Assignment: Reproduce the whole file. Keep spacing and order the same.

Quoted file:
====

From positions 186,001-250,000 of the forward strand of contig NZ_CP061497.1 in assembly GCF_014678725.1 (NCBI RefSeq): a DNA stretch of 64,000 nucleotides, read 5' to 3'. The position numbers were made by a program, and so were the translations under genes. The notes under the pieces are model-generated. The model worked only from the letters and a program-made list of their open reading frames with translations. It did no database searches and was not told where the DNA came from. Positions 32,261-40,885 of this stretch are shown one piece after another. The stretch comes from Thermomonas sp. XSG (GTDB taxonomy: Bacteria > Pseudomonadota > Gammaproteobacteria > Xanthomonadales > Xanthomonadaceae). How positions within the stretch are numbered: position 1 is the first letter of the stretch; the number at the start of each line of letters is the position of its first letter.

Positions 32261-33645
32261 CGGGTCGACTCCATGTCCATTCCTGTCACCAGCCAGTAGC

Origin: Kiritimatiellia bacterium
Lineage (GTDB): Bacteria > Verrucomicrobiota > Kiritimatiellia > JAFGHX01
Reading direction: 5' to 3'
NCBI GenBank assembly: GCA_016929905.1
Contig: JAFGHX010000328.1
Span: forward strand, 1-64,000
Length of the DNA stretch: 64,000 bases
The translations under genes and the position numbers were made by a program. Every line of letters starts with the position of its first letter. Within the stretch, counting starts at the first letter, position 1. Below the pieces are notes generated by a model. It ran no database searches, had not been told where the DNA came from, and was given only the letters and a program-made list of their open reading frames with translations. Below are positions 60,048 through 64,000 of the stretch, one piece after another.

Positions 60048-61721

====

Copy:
From positions 186,001-250,000 of the forward strand of contig NZ_CP061497.1 in assembly GCF_014678725.1 (NCBI RefSeq): a DNA stretch of 64,000 nucleotides, read 5' to 3'. The position numbers were made by a program, and so were the translations under genes. The notes under the pieces are model-generated. The model worked only from the letters and a program-made list of their open reading frames with translations. It did no database searches and was not told where the DNA came from. Positions 32,261-40,885 of this stretch are shown one piece after another. The stretch comes from Thermomonas sp. XSG (GTDB taxonomy: Bacteria > Pseudomonadota > Gammaproteobacteria > Xanthomonadales > Xanthomonadaceae). How positions within the stretch are numbered: position 1 is the first letter of the stretch; the number at the start of each line of letters is the position of its first letter.

Positions 32261-33645
32261 CGGGTCGACTCCATGTCCATTCCTGTCACCAGCCAGTAGC

Origin: Kiritimatiellia bacterium
Lineage (GTDB): Bacteria > Verrucomicrobiota > Kiritimatiellia > JAFGHX01
Reading direction: 5' to 3'
NCBI GenBank assembly: GCA_016929905.1
Contig: JAFGHX010000328.1
Span: forward strand, 1-64,000
Length of the DNA stretch: 64,000 bases
The translations under genes and the position numbers were made by a program. Every line of letters starts with the position of its first letter. Within the stretch, counting starts at the first letter, position 1. Below the pieces are notes generated by a model. It ran no database searches, had not been told where the DNA came from, and was given only the letters and a program-made list of their open reading frames with translations. Below are positions 60,048 through 64,000 of the stretch, one piece after another.

Positions 60048-61721